We are in a crisis of stress. An extensive survey has revealed that three in four of us in the UK have been so overwhelmed by stress in the past year we have felt unable to cope. One in three has felt suicidal and one in six has self-harmed. As a yoga teacher, I am aware that most people come to yoga classes for stress relief, and I wonder if I have been doing my job to help them. Yoga is a £834 million business in the UK. There are demonstrably a lot of us practising yoga with an unquestioning belief that it must be good for us; a fervent belief that if we simply show up for class and do what the teacher asks we will reap some benefit and feel better. But I’m afraid that as teachers we are failing our students. I’m afraid that yoga practitioners are somehow missing out on yoga’s proven capacity for stress relief.
Yoga can deliver immediate physiological stress relief as well as teach practical tools for stress management, but you have to decide that’s what you want your yoga to deliver. Often we pay no mind to our actual stress-relief needs and go too fast, make postures too complicated, and succumb to a peer-pressure need to do what everyone else is doing. We chase postures and flexibility with greater dedication than we do our sense of calm.
Throughout history, postural yoga traditions have responded to the unique cultural conditions from which they emerged. Our contemporary culture is rife with stress and I believe that our contemporary yoga must serve its needs. Contemporary yoga must respond to the physical and psychological demands of modern life and offer practices that relieve its strains. I care more about reducing stress than getting my leg behind my head, and you should too.
One way for your yoga to be a stress-relieving practice is to make sure that you prioritise self-inquiry and self-regulation. I’ve had a long history with yoga and have adapted my practice over the years as I’ve had to contend with depression, anxiety, grief, and the alarming realisation that I’m no longer 25. I am constantly assessing how yoga makes me feel, if my practice is serving my needs, and if I can change it to work better. I know I can’t just show up and move, I have to consciously check-in.
Checking in simply means that you ask yourself questions before you practise. Have you sat around all day and need to move? Have you been moving too much and need to rest? Is your stress level low or high? Gather enough knowledge about your current state so that you can make informed choices about what you do on your mat. My yoga check-ins are rarely profound. I usually learn that I’m tired or that I’m anxious about a nasty email. But I know where I’m starting from so I can figure out what I can do about it.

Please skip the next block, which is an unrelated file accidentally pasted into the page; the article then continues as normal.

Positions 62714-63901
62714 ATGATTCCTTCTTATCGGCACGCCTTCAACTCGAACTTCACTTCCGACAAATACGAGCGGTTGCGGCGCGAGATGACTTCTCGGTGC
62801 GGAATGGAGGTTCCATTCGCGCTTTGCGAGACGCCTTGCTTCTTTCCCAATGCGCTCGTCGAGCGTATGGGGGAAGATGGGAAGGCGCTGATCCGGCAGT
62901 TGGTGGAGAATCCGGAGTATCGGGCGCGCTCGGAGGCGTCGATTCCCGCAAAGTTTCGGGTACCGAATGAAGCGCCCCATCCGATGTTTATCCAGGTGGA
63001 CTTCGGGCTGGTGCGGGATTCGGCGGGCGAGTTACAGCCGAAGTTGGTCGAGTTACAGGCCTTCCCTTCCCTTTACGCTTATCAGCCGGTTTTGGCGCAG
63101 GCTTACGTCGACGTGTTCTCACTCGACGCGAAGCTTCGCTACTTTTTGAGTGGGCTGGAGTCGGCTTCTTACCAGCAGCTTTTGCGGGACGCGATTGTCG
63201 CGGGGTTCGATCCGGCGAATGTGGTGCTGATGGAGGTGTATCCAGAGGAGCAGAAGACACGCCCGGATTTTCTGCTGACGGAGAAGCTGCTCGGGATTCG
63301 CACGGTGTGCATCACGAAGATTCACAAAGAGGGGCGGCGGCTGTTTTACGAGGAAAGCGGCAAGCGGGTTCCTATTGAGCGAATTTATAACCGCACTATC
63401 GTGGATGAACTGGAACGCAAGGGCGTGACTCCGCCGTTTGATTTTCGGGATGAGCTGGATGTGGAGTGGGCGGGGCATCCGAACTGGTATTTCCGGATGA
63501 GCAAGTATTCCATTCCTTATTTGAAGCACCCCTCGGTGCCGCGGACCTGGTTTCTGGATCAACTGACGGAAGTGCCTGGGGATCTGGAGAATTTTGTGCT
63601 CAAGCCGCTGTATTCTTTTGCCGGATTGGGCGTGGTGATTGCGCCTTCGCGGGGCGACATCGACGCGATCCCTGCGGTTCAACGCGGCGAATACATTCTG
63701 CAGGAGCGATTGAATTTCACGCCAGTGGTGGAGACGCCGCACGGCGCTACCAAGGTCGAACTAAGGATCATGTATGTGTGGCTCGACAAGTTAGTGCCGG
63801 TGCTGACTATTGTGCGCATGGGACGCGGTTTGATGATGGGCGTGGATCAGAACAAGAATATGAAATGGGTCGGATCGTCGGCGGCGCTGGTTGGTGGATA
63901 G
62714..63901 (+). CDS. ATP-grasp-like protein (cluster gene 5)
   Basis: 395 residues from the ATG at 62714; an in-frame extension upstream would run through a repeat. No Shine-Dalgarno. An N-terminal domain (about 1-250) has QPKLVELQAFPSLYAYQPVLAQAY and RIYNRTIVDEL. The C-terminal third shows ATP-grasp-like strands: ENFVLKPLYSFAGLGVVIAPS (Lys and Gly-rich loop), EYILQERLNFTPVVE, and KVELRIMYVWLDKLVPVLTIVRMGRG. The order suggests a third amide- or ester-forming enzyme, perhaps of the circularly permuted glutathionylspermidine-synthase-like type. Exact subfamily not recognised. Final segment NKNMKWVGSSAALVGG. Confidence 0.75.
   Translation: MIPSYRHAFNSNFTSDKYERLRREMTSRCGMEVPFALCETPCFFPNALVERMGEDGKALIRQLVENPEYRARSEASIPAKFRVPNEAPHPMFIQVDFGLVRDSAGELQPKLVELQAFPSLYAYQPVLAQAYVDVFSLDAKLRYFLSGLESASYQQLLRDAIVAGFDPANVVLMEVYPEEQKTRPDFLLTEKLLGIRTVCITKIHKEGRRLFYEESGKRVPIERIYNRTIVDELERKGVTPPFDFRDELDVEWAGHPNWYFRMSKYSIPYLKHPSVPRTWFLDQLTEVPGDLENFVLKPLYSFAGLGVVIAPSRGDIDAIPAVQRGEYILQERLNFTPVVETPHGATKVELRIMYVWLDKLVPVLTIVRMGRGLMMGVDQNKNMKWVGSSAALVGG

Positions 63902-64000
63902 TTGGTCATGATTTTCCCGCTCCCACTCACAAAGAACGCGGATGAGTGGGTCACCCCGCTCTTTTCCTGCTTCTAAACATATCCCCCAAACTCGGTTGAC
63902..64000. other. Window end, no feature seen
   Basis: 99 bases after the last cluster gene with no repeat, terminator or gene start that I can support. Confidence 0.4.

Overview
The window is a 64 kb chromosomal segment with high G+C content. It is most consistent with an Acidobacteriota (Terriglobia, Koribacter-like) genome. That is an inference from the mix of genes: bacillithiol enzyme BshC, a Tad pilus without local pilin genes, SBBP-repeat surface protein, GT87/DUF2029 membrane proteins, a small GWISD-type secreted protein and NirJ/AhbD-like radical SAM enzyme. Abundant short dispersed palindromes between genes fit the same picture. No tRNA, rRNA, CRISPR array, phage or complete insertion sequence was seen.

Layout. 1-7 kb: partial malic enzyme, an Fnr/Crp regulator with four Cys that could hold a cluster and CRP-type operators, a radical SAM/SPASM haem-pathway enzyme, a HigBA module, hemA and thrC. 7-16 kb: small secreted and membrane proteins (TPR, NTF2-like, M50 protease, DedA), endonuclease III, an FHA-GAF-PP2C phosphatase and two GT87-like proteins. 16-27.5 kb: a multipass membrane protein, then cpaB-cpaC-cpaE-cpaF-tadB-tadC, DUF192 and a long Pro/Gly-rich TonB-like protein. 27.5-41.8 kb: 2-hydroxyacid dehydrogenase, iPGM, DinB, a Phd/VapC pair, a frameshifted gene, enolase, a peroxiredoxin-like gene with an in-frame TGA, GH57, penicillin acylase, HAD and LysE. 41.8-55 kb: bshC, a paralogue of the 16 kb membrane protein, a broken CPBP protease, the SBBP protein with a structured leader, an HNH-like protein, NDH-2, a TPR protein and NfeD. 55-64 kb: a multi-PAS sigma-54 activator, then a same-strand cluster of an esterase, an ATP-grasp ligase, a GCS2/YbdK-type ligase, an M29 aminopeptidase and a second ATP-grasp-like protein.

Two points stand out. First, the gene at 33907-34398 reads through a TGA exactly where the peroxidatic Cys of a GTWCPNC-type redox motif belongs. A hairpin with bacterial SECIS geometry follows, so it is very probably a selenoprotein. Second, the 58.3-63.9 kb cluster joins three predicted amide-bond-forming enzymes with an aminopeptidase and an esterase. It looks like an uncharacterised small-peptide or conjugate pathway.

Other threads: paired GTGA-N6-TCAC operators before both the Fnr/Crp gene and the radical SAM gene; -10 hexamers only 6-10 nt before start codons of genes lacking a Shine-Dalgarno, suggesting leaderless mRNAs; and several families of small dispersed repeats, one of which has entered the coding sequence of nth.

Yoga classes are filled with opportunities to self-regulate levels of difficulty and demand. When you are offered choices in yoga class, make them based on what you learned from your check-in. Personalise your practice: knees can go up or down, stances can be long or short, you can take a break or repeat the posture, and so on. Your stress levels may be positively impacted by getting deeply physical or conversely they may respond well to letting your practice be quite mellow and easeful. Throughout the class, ensure that the level of physical demand rises concurrent with your ability to breathe. Beneficial stress relief responses, including nervous system regulation, come from slow and regulated breathing. If your practice is fast and enormously difficult, your capacity to pace your breath may be diminished. Even though it was what you set out to remedy, you might become breathless and stressed out. At the end of your practice, check-in again and see if the choices you’ve made have actually worked.
This process of checking in and learning to self-regulate how we feel of course has profound stress-relieving repercussions off the yoga mat. As a yoga teacher in this time of crisis, I hope we can learn to pay attention, slow down, breathe, and free ourselves from this heavy burden of extreme stress.